A question regarding the orbit of material in a galaxy such as ours

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This is a question I recently posted on Lubos Motl's blog. I am hoping that maybe someone here will also have some insight into this...

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I have been reading about gravitational waves in hopes that they will prepare me for my inevitable look into the gravitons that I asked you about in a previous comment section.

I've come to understand (from Cooperstock & Tieu's papers, take them or leave them) that the self-interaction between the stars of a galaxy occurs mostly due to gravitational effects. A "pressureless" fluid, so to speak, when ignoring the interiors of the stars.

My own extrapolation from this is that when an individual star is accelerated due to the gravitational pull of its neighbours, this causes the star to emit energy as a gravitational wave, which in turn causes a disturbance in any neighbours that lay upon the trajectory of this wave, which causes that [neighbouring] star to emit a gravitational wave, and on and so forth. It would seem to me then that since this collection of stars is not distributed isotropically, that this back-and-forth stimulation of gravitational waves would tend to occur more along the galactic plane (ex: xz axis) than in the up-down direction (ex: y axis).

Wouldn't it then be unreasonable to expect the stars to orbit around the galactic centre following standard Newtonian approximation, since that would require gravitational energy (including these gravitational waves) to be distributed isotropically?

I guess the closest analogy that I have in mind would be a laser, where the emission of photons is focused along a somewhat unified trajectory, rather than in all directions (more or less) equally.

I appreciate any information that you or your readers might have on this topic.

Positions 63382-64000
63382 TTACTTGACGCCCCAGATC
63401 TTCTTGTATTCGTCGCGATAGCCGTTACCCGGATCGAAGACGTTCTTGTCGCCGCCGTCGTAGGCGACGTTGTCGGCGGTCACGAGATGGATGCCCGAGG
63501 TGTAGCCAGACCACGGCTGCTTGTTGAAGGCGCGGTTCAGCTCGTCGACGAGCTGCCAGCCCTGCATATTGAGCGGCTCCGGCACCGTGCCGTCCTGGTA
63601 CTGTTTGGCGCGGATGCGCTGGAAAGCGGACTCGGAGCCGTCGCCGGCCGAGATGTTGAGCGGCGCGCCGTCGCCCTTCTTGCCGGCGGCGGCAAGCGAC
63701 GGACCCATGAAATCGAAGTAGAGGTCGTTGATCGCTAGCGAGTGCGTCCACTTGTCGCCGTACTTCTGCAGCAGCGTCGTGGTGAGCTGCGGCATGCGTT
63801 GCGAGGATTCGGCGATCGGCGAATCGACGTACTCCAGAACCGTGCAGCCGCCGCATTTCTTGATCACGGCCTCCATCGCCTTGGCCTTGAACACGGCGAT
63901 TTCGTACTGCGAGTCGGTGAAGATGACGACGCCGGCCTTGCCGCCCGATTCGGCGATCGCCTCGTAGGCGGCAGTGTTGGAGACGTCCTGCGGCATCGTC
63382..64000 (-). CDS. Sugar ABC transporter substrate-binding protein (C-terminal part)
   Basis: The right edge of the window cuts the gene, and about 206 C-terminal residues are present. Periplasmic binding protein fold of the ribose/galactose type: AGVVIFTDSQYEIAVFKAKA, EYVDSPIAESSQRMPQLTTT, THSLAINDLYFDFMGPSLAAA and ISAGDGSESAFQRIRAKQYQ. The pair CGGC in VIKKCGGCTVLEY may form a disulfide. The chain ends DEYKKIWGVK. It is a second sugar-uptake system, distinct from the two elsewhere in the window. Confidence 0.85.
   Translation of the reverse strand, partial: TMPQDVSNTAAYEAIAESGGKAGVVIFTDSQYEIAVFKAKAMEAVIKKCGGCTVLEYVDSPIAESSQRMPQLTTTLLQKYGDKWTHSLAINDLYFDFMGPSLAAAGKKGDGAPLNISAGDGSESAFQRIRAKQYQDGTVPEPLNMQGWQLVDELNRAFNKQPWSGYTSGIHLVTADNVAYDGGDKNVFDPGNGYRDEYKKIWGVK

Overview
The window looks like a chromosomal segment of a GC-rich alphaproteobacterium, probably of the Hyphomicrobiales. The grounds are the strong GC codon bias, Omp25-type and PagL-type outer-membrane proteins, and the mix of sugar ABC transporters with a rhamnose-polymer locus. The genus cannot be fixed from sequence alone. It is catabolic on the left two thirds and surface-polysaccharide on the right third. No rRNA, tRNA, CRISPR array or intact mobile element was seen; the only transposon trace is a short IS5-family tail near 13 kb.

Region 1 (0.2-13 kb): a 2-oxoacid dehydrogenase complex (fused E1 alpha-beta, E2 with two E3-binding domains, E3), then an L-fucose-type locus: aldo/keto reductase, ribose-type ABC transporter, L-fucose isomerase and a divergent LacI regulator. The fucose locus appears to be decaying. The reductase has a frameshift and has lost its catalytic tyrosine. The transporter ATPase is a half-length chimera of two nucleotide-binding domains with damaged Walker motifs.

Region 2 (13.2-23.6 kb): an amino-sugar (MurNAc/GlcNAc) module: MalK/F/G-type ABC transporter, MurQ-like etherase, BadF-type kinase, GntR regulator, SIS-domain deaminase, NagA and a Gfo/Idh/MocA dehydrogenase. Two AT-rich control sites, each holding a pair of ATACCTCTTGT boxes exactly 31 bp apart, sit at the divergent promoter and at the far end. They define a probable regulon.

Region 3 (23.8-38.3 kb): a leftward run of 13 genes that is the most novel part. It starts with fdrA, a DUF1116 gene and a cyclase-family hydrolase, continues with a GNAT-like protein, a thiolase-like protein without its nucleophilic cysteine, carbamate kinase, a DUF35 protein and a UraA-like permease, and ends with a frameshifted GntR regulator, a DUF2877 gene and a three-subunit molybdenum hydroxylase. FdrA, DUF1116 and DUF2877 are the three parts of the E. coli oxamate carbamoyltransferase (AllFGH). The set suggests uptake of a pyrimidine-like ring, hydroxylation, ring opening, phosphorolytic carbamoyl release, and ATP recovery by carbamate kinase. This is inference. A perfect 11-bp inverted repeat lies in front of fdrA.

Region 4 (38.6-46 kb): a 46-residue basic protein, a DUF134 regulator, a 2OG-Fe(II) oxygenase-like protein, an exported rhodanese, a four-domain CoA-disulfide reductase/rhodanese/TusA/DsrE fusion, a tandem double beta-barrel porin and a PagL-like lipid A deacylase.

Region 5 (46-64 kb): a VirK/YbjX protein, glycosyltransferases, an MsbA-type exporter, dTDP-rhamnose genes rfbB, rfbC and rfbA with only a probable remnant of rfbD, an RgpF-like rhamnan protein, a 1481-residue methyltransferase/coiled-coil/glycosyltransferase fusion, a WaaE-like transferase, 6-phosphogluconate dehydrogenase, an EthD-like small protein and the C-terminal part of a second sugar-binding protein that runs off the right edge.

- Shawn
 

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mgb_phys
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I think the energy lost by gravitational waves is so small as to have no effect on the orbit of stars or structure of a galxy.
 
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Fair enough, thank you for this answer.

I understand that gravitons are effectively braking radiation, and that gravitational waves are taken to be a group of gravitons possessing the same velocity (direction and speed). Since the braking of the individual atoms/etc would also occur anisotropically, wouldn't this affect the gravitational field by making it non-spherically symmetric? This is assuming that the spherical symmetry of the Schwarzschild solution springs from the fact that the braking experienced by the Sun's constituent particles causes the emission of gravitons in all directions (roughly) equally simply because self-interaction also occurs (roughly) isotropically.

The simplest example that I can come up with is a single non-composite particle (ex: electron) made to oscillate along a single axis. If it were to emit gravitons only along one axis, wouldn't the resulting gravitational "field" be completely anisotropic, and not spherically symmetric, or isotropic, like Newtonian approximation implies? I am taking this example from how I know the electron to emit photons. I guess the analogy would be a gravitational "laser", where the beam divergence is effectively 0.
 
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